The regulation of assisted suicide in an open society: German Ethics Council recommends the statutory reinforcement of suicide prevention

Published: 18 December 2014

With this Ad Hoc Recommendation, the Ethics Council takes up its assessment provided in 2012 that a legal ban exclusively on professionally organised, i.e. commercially operated, assisted suicide creates more problems than it solves, and that the criminal liability of killing on request (Section 216 Criminal Code) must remain unchanged.

Situations in which a person is planning to commit suicide and asks another person for assistance are diverse and characterised by numerous very different aspects, including the relationship between the two persons, their biographies, the medical history, and the conditions of care.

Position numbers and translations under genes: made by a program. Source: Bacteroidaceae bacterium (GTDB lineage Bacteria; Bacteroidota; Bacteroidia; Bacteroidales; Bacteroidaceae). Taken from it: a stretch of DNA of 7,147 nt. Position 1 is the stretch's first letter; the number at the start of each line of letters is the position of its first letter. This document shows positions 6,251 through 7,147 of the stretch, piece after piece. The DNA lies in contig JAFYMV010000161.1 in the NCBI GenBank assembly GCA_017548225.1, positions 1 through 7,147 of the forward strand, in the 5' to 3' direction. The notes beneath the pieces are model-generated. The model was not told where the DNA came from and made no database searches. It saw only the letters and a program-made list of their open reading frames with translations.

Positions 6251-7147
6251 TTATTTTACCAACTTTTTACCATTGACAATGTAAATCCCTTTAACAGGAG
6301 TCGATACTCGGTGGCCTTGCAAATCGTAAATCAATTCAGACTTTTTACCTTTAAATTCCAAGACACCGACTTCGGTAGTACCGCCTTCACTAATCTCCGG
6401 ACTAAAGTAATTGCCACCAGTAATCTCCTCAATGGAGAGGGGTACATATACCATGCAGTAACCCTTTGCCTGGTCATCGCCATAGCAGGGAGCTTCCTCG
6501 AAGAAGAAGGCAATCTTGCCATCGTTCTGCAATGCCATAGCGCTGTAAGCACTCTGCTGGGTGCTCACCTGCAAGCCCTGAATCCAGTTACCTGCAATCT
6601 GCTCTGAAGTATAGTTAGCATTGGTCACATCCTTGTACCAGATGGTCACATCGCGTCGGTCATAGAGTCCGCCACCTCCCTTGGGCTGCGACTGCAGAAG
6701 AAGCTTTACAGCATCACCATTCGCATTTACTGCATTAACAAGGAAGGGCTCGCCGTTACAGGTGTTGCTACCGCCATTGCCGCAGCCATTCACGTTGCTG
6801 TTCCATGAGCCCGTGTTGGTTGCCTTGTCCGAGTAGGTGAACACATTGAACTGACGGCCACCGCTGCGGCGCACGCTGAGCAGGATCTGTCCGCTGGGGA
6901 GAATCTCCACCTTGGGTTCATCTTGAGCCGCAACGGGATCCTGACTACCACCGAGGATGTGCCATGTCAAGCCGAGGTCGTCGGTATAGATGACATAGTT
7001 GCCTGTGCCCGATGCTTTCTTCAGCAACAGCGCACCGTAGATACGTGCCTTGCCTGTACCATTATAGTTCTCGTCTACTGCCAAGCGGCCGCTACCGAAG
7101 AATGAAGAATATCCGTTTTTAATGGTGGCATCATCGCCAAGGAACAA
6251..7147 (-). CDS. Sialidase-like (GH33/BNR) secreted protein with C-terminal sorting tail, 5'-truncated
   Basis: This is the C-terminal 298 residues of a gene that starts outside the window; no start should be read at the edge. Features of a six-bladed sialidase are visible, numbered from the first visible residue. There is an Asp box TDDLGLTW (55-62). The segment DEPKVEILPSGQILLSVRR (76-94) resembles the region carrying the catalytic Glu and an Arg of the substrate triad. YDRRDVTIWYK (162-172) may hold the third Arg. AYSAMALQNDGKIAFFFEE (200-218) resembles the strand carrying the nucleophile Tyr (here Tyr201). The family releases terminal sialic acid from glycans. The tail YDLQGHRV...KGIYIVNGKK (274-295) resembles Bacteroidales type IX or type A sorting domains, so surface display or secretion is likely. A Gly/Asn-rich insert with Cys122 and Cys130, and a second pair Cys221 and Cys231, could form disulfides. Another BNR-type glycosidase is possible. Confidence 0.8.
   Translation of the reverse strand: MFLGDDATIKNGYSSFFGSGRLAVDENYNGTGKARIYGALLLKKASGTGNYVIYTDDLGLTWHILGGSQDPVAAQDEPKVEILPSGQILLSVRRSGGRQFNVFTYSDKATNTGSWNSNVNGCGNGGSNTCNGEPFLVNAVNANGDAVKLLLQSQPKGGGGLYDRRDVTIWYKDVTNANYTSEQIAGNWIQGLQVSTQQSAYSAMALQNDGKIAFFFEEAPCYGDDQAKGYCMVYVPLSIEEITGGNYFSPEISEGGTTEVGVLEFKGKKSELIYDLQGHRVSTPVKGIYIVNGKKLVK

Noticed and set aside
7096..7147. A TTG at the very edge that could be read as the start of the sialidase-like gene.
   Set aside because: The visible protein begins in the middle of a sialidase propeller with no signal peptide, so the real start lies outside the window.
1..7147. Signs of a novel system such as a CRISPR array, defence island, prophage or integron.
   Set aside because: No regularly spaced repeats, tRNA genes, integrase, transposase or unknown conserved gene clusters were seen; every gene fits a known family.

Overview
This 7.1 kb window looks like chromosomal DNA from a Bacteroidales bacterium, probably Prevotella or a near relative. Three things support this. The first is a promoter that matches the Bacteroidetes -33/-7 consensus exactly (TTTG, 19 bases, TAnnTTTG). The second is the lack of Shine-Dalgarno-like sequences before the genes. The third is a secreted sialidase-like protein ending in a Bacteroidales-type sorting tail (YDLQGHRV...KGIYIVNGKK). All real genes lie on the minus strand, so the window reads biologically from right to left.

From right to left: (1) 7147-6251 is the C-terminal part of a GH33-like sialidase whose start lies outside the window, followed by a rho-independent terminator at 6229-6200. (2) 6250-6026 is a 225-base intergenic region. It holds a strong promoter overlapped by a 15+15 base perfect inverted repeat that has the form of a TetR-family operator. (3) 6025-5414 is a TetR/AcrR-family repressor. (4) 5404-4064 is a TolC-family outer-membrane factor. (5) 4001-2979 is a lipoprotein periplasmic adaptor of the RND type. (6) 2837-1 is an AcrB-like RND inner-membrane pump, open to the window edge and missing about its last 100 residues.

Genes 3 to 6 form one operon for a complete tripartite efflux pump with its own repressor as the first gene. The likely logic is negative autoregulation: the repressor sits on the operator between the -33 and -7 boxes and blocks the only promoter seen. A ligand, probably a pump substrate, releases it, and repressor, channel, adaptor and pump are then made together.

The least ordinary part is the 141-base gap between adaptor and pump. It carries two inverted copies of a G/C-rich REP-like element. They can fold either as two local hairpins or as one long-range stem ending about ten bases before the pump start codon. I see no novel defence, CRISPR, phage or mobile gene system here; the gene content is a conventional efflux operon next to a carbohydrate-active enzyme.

Good palliative care, accessible to all patients with a progressive disease and a limited life expectancy, relieves the distress and can help overcome fear and despair; therefore, it can provide life-oriented answers to questions about a possible assistance to suicide. However, such services only affect a small number of the 100,000 people attempting suicide in Germany every year. For isolated and mentally ill people, for instance, other suicide prevention measures and structures must be provided. To that end, the German Ethics Council submits concrete proposals.